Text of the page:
There are statues of pharaohs, pieces of jewelry, a stone toilet seat, canopic jars for internal organs...The artifacts are interesting in themselves, but the show isn't really pulling stuff together to create a richer sense of understanding. And the level of information seems targeted for grade school children. I'm all for kids learning about ancient Egypt, but do we all have to get the Golden Book version?
The MFAH has a history of ham-fisted attempts to bring in the crowds and cash. The infamous "Star Wars: The Magic of Myth" [see "Making Wookie," May 17, 2001] contained film props for a fictitious culture. But at least in Tut there are actual artifacts in the show. Among the high-profile gold objects and political statuary of well-known pharaohs, there are humbler, but oftentimes more fascinating, offerings. The artifacts of daily life, the portraits of the less important and the unassuming objects that found their way somewhat randomly into this exhibition are especially intriguing. If you can swing the admission, the show is worth seeing, in spite of the Barnum & Bailey presentation.
One of the show's real jewels is a small sketch on a piece of limestone from 1372 to 1355 B.C. It's a partially incised image of a princess holding an entire cooked duck up to her mouth, while she grabs a piece of fruit from a bowl. The contours of the figure are incredibly spare and elegant, in spite of the fact that she's about to scarf down an entire duck. You can see the ink lines that sketched out the image, still seemingly fresh after 3,000 years. It's as if the artist just set it down. It's a moment of cognitive dissonance as you have to remind yourself that the artist stopped working on the piece thousands of years ago and will never complete it.
Artifacts like these have enough power on their own without the bad stage sets. And with bad stage sets, you get bad acting; Egyptian archaeologist, television personality and Secretary General of the Supreme Council of Antiquities Zahi Hawass is every-freaking-where. You've probably seen him blustering away in every TV program about ancient Egypt, and he's certainly all over this exhibition. That guy is the PT Barnam of Egyptian archeology. A photo shows Hawass staring interestedly down at the corpse as King Tut's mummy is scanned. A video of scientists doing genetic testing to determine Tut's parentage opens with Hawass, declaring that this was a mystery even he, with all his expertise, couldn't solve. He's there in another video offering superficial observations and describing how he personally discovered the mustachioed wooden statues of a carpenter on view in the exhibition. He's the author of the exhibition's accompanying catalog (which still includes a forward by Suzanne Mubarak, wife of the deposed Egyptian leader.)
Hawass, who served as Secretary General of the Supreme Council of Antiquities for a decade (and while they cut the AEG deal), was canned after Mubarak's overthrow. He has been accused of corruption, along with shameless self-promotion, and Nora Shalaby, an Egyptian activist and archeologist, has been quoted as saying: "He was the Mubarak of antiquities. He acted as if he owned Egypt's antiquities, and not that they belonged to the people of Egypt." (Dr. Hawass's Web site is highly entertaining, and he has his own line of Indiana Jones-style hats, retailing for $45 in the exhibition's gift shop.)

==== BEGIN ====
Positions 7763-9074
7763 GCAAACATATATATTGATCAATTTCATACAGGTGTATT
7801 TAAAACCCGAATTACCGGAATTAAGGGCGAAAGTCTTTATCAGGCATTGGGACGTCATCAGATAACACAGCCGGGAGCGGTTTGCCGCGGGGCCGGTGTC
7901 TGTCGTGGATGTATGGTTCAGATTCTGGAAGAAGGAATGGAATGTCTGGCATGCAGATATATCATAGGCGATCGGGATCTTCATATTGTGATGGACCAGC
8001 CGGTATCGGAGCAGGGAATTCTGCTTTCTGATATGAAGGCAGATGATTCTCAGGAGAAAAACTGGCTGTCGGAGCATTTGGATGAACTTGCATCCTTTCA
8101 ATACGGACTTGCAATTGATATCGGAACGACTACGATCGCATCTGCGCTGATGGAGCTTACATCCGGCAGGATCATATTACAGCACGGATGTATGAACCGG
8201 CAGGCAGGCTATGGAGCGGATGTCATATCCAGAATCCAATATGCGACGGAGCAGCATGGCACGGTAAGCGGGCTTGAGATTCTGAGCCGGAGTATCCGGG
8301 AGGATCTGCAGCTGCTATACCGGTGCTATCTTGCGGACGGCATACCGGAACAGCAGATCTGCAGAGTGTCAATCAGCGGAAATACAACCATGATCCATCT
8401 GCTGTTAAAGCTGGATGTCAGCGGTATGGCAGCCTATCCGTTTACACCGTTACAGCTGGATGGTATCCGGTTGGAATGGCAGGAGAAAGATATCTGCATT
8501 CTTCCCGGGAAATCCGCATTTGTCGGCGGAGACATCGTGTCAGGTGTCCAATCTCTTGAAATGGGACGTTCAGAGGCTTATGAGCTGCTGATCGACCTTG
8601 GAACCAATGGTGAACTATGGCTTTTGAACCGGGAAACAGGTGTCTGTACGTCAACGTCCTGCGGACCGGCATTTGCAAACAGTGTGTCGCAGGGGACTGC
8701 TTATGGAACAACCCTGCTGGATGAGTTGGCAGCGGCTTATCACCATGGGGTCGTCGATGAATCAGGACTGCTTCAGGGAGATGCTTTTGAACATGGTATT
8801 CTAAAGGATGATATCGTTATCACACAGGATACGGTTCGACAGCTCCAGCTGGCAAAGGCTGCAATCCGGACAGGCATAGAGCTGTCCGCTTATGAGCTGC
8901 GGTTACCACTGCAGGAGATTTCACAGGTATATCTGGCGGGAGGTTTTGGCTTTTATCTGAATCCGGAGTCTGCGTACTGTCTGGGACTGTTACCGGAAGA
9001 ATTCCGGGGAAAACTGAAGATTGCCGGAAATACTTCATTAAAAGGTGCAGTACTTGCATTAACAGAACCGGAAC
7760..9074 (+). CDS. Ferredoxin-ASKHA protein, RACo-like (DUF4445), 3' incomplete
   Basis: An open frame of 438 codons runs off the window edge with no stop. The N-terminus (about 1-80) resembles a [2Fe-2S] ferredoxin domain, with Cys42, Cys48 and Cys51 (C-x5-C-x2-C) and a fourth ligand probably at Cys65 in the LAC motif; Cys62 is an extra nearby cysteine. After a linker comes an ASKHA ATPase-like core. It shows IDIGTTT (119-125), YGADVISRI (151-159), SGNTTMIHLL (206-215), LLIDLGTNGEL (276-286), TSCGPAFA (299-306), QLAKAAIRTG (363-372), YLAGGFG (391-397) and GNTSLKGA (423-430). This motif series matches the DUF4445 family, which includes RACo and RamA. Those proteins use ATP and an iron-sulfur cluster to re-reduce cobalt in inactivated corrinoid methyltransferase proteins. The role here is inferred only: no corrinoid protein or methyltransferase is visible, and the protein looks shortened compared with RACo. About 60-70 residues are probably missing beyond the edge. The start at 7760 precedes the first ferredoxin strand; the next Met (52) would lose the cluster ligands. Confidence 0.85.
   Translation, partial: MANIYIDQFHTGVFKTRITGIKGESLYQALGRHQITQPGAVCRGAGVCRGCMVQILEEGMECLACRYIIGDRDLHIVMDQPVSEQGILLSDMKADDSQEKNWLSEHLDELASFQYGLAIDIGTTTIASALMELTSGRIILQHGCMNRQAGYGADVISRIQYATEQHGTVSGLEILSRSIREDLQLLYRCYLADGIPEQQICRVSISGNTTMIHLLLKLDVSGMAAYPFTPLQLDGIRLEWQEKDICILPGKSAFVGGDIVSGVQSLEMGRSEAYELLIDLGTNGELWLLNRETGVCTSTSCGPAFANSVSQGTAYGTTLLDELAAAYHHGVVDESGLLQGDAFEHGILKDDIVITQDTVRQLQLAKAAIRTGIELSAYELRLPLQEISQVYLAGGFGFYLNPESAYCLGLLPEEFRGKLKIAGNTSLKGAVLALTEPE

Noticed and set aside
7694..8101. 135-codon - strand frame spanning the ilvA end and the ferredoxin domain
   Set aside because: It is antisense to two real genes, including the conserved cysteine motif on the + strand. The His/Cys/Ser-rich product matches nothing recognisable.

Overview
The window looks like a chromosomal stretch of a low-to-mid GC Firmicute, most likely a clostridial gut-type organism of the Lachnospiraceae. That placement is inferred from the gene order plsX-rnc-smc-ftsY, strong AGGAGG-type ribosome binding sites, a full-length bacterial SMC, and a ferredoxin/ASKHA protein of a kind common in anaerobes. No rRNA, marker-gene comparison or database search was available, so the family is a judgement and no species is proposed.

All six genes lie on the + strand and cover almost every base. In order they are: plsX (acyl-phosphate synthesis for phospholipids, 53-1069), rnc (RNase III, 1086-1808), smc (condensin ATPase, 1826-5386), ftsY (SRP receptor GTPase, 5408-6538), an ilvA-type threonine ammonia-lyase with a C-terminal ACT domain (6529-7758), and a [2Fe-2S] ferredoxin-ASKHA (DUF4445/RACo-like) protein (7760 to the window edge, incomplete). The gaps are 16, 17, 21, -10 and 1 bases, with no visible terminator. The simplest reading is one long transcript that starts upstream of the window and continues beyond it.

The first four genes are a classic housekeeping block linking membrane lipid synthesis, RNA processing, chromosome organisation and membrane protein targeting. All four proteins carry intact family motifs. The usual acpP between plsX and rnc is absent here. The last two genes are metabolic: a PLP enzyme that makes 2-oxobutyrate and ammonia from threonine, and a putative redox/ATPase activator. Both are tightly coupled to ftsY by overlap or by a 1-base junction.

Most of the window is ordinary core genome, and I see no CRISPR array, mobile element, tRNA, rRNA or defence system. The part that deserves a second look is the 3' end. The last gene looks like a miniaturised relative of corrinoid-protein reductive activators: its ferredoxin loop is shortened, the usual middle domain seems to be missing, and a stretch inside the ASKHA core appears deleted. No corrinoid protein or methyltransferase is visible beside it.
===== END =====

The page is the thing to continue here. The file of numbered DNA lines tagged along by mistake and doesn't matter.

When you get to the section about Tutankhamun's tomb, you walk though a tent with stacks of baskets outside and a table of vintage paraphernalia complete with flickering lantern inside, apparently simulating Tut tomb discoverer Howard Carter's working environment. Outside the tent is a large scrim printed with a black-and-white photo of the Valley of the Kings and a video that cycles incessantly. I know it by heart, because I heard it over and over again throughout the exhibition. It begins with, "November 4, 1922, an extraordinary discovery, a waterboy accidentally uncovers the top step of a buried stairway..." and it ends with, "Now, enter the tomb of Tutankhamun!" Lights come on behind the scrim's sheer printed fabric, illuminating the doorway and a photo-mural of the tomb entrance.
Several rooms present selections of artifacts from Tutankhamun's tomb. Another contains a "stereolithography," i.e., a plastic replica of the mummy, and the "dramatic" video of the Tut DNA testing. It includes scenes of child actors re-enacting Tut's imagined idyllic childhood, a little brother surrounded by six older sisters. (The cheesy video is even more ridiculous when you take into account the level of incest and inbreeding in the Egyptian royal families, which the video ignores. The wall text does mention that the DNA testing reveals that Tut's parents were brother and sister, but does not mention that Tutankhamun also married his half-sister.)
Other Tut galleries include blown-up in-situ photographs of the objects in Tutankhamun's tomb, which are pretty interesting. Meanwhile, a close-up image of the show's lovely tiny "canopic coffinette," used on a lot of press materials, is a little misleading. It was sized to hold the king's stomach but looks like the life-size golden coffin that housed the mummy, which isn't in the show.
But I'll give up the flashy, voted-most-popular artifacts for the stuff like the wooden bed found in the tomb, one possibly used in life. It's still whitewashed after 3,000 years, its woven surface of reeds still intact. It's a touching and personal thing from someone long dead. It's an insight into the mundane humanity of a king who died as a teenager and, 3,000 years hence, has been marketed and merchandised beyond all imagining.